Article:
London had begun to look for its weekly Whitechapel horror to arrive as it looked for Sunday to come. At {illegible} o'clock on Saturday morning the body of another woman, similarly mutilated, was found about three hundred yards from where Polly's body was picked up. It was the same old story, a dead woman, brutally cut to pieces, the head nearly severed from the body but no trace of the murderer. This one was identified as Annie Sievy, known in the district as "Dark Annie." On a brick wall was found a rude scrawl in chalk which read: "Five - fifteen more and then I give myself up." The body was lying on its back, the clothing roughly thrown over the gaping throat. A long gash extended from the groin to the breastbone, laying the whole body open. Portions of the intestinal organs were scattered about, and as in other cases, parts were carried away. Again, the police strove to hunt down the murderer, but they were again unsuccessful.


When he determined on his next murder, the fiend abandoned Whitechapel and went to Gateshead, near Newcastle on Tyne. The murder occurred on Sunday, September 23rd. The fact that the woman's body was found in Gateshead, so far from Whitechapel, has led many people to believe that the murder was not committed by the Whitechapel fiend, but the mutilation of the body was exactly the same, and this was set down as the fifth in the list of horrors.


Murders No. 6 and 7 occurred on Saturday, September 29th. A member of a foreign club, which had its quarters on Berners street, was going to the room late at night and found the body of a woman, a Whitechapel "unfortunate", in a narrow passage way, just beneath the open window of a room in which were a dozen or more men. Not a sound had been heard by them, and it was evident that the man who had approached had frightened the murderer away, for the blood was still pouring from the gash in the throat, and though the woman's clothing had been thrown up in preparation for the usual mutilation, the fiend had not had time to do his work. Three quarters of an hour later one of the police patrolmen, whose duty it is to pass Mitre Square every ten minutes, came across the body of another woman with the throat gaping (?) wide open and the body ripped throughout its entire length. The heart and lungs had been jerked out by main force and thrown aside, and the entrails stuffed in horrible confusion in the wound in the neck. Everything indicated that the work was done in the frenzy of haste, but the same savage accuracy was shown. How the murderer came and went, committed the deed and avoided being seen was a mystery.


On October 24 the trunk of a woman was found in the recess (?) of the new police offices in the Thames embankment. The head, arms and legs were missing. It was thought that this was another piece of the Whitechapel fiend's work, but that suspicion was not confirmed.


Occurred on November 8th, 1888. At 11 o'clock on the morning of November 9th the body of a woman, cut into pieces. was found in a house on Dorsett (sic) street, Spitalfields. The victim was named Lizzie Fisher, and, like the other, she was "unfortunate". She had married and her husband was a porter, but she had left him to live the horrible life of a Whitechapel prostitute. She was known as Mary Jane, and carried a latchkey to the house in which her body was found. She was more horribly mutilated than any of the previous victims. No one knew when she and her slayer entered the house the night before, for no one had seen them, but when her body was found in the morning her head had been completely cut off and placed beneath her arm. The skin was torn from her forehead and cheeks, and the ears and nose had been cut off. The body had been disembowelled and the flesh had been torn from her thighs. One hand had been pushed into her stomach. The uterus was missing. The police made almost superhuman efforts to track the murderer, and bloodhounds were used, but they could not find him. As a result of this and the severe criticism of the police, Sir Charles Warren resigned his position as Chief of the Metropolitan Police force.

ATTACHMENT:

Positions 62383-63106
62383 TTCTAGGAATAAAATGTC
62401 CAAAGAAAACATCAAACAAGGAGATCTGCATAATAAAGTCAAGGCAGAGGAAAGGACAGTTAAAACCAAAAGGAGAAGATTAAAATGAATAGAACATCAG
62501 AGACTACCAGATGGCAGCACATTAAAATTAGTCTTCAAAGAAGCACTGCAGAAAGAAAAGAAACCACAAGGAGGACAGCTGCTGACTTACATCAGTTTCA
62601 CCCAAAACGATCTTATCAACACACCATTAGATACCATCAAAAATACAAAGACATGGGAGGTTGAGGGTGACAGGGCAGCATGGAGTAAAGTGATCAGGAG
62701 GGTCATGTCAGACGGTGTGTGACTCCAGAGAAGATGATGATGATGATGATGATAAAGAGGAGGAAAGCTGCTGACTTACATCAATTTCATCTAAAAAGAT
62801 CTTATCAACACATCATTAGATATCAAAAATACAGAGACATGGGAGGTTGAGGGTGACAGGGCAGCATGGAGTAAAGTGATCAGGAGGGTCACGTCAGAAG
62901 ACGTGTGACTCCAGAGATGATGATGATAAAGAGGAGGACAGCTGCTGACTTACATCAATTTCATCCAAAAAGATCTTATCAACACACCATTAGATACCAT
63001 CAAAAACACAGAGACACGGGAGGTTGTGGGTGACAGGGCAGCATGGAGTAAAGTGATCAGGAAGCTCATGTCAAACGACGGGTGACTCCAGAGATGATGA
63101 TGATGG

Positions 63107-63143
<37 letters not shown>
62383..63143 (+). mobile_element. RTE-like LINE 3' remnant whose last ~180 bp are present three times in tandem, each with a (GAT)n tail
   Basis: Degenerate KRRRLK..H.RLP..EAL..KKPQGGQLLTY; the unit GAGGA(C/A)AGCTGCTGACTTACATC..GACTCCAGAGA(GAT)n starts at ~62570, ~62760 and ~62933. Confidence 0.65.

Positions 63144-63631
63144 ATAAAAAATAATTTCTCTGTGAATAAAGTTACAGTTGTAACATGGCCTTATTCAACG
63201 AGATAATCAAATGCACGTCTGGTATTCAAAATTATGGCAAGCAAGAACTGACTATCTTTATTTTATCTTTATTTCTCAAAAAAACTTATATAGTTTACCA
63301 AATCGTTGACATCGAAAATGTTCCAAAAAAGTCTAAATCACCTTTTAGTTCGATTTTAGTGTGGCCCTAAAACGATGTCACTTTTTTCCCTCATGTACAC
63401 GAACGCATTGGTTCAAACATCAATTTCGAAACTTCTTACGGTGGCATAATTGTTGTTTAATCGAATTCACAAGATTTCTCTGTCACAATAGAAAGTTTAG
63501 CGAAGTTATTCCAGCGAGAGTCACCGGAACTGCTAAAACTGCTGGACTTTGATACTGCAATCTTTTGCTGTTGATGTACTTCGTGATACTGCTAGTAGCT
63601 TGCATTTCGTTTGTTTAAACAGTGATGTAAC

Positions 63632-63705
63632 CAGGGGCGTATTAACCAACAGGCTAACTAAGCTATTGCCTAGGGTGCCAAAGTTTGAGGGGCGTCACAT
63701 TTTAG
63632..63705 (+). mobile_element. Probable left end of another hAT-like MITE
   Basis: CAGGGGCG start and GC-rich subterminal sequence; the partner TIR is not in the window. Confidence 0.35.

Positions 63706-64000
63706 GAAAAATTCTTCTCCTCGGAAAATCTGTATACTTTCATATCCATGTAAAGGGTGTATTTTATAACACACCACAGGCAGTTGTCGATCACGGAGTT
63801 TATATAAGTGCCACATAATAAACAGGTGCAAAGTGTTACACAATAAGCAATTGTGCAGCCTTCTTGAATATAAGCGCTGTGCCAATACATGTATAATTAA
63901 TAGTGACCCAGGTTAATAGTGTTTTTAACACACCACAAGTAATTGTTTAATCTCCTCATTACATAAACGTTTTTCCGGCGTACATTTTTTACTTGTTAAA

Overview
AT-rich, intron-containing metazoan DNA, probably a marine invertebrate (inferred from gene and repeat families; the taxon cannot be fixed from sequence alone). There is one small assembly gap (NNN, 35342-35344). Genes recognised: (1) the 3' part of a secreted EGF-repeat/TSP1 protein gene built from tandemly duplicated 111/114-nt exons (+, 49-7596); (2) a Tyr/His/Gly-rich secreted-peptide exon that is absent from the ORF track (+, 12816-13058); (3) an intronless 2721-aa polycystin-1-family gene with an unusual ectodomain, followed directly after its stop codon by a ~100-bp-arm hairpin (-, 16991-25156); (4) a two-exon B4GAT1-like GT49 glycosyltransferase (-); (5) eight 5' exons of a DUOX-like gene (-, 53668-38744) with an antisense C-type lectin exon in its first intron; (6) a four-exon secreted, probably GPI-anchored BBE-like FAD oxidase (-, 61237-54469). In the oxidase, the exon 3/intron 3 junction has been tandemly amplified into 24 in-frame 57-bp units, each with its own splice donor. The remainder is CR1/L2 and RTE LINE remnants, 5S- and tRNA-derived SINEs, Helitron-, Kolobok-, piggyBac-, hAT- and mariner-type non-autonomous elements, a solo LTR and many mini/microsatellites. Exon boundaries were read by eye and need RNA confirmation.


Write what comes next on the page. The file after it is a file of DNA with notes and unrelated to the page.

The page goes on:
The fiend has been resting since then, and for ten months the women of Whitechapel have been undisturbed.

Related pages:
  Pinchin Street Torso
       Dissertations: The Thames Torso Murders of 1887-89 
       Message Boards: The Pinchin Street Murder 
       Official Documents: Pinchin Street Torso Inquest 
       Press Reports: Decatur Daily Despatch - 11 September 1889 
       Press Reports: Decatur Daily Despatch - 12 September 1889 
       Press Reports: Decatur Daily Republican - 12 September 1889 
       Press Reports: East London Advertiser - 14 September 1889 
       Press Reports: East London Advertiser - 21 September 1889 
       Press Reports: East London Advertiser - 28 September 1889 
       Press Reports: East London Observer - 14 September 1889 
       Press Reports: East London Observer - 28 September 1889 
       Press Reports: Eastern Post - 14 September 1889 
       Press Reports: Eastern Post - 28 September 1889 
       Press Reports: Freeborn County Standard - 19 September 1889 
       Press Reports: Galveston Daily News - 12 September 1889 
       Press Reports: Gettysburg Complier - 17 September 1889 
       Press Reports: Lima Daily Times - 11 September 1889 
       Press Reports: Lima Daily Times - 12 September 1889 
       Press Reports: New York Herald - 11 September 1889 
       Press Reports: New York Times - 11 September 1889 
       Press Reports: Newark Daily Advocate - 25 September 1889 
       Press Reports: Olean Democrat - 12 September 1889 
       Press Reports: Times - 11 September 1889 
       Press Reports: Times [London] - 12 September 1889 
       Press Reports: Times [London] - 13 September 1889 
       Press Reports: Times [London] - 14 September 1889 
       Press Reports: Times [London] - 25 September 1889 
       Press Reports: Trenton Times - 10 September 1889 
       Press Reports: Trenton Times - 11 September 1889 
       Press Reports: Trenton Times - 12 September 1889 
       Press Reports: Walthamstow and Leyton Guardian - 14 September 1889 
       Press Reports: Woodford Times - 13 September 1889 
       Press Reports: Woodford Times - 27 September 1889 
       Victims: The Pinchin Street Murder 
       Victorian London: Pinchin Street 
       Witnesses: John Arnold